Beyond the ideological gulf that separates de la Calle and Pearl from the FARC negotiators is a difference in style. Since the beginning of the negotiations, the FARC negotiators have spent far more time in front of the cameras. In particular, the photogenic Tanja Nijmeijer, a multilingual Dutch woman who, over a decade ago, left her privileged life in Holland to embark on a bit of terrorist tourism with the FARC, has given several television interviews in which she suggests that she fights for the downtrodden of Colombia. In contrast, de la Calle and Pearl have remained out of the spotlight. (This is their first “personal” interview for an international publication.) When I suggested that they were patriots, fighting for the future of their country, they demurred. De la Calle said, “Sometimes in a [Bogotá] restaurant, someone will come up to me and thank me or they will offer words of encouragement, like ¡Animo! ¡Adelante!Courage. Onward. De la Calle says that he finds the small gestures of gratitude enormously heartening -- even energizing.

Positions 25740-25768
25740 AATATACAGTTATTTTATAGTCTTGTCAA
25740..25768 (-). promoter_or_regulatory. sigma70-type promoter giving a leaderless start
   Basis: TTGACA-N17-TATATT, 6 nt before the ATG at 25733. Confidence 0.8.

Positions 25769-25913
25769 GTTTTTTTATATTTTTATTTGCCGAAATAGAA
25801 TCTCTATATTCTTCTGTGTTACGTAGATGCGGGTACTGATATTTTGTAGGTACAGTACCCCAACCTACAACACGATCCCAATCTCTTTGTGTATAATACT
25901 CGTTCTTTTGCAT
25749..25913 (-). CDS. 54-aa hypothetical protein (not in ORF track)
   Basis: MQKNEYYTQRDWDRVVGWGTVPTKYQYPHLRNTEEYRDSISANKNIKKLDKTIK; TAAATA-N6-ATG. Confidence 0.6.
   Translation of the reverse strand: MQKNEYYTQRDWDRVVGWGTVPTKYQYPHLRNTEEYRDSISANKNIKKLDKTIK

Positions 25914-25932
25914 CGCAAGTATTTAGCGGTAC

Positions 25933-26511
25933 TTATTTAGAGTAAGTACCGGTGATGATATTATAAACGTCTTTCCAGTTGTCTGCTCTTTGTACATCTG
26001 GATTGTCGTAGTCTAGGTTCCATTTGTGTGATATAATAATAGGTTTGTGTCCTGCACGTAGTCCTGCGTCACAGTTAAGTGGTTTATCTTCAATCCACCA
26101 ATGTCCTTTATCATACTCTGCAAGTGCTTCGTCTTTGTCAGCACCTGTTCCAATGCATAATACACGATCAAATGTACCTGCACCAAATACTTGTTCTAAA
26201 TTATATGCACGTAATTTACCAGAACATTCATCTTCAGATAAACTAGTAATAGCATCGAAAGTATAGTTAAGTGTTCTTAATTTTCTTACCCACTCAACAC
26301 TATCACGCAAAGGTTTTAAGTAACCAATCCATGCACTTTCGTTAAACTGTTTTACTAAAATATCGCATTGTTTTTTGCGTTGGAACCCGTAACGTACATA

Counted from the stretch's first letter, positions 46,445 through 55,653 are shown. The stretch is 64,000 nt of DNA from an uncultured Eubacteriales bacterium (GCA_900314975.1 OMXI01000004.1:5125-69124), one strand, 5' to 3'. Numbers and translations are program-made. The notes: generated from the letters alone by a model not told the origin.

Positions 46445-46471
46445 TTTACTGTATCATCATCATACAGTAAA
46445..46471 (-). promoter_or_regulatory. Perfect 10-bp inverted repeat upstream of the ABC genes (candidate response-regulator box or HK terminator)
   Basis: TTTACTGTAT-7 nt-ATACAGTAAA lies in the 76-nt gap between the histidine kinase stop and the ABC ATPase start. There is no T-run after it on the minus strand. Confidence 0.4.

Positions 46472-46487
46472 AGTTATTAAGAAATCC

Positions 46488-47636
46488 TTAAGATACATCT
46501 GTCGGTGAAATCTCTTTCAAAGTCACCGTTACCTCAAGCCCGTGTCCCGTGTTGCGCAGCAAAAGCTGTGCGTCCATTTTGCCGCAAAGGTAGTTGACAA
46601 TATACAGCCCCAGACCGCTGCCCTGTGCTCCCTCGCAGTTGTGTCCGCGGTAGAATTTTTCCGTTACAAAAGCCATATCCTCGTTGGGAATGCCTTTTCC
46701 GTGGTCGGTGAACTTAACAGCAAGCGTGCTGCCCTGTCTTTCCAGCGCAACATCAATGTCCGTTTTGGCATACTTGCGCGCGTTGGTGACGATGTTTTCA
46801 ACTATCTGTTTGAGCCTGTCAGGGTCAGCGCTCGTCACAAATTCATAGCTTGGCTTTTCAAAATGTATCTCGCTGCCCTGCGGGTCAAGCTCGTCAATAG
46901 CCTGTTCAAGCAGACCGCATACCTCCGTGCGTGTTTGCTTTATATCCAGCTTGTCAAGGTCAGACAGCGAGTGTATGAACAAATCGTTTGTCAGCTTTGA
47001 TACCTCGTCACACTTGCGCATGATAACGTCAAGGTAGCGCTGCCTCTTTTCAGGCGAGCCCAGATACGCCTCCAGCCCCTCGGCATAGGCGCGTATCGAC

On the evening of April 30 this year, María Corina Machado, a prominent Venezuelan opposition leader, came home late after what, for her, was apparently a usual day at the Venezuelan National Assembly. She had been physically assaulted by Chavista assembly members who supported Maduro as the successor to the late Hugo Chávez. A bandage covered her broken nose; as she pulled into her driveway, heavy bruising had begun to form around her swollen eyes. Machado’s eldest daughter opened the front door. She had read about the attack on Twitter earlier in the day and had tried for hours to reach her mother, without success. Now, seeing her in the flesh, she stepped back, horrified. Afraid to hug her, she hugged herself instead.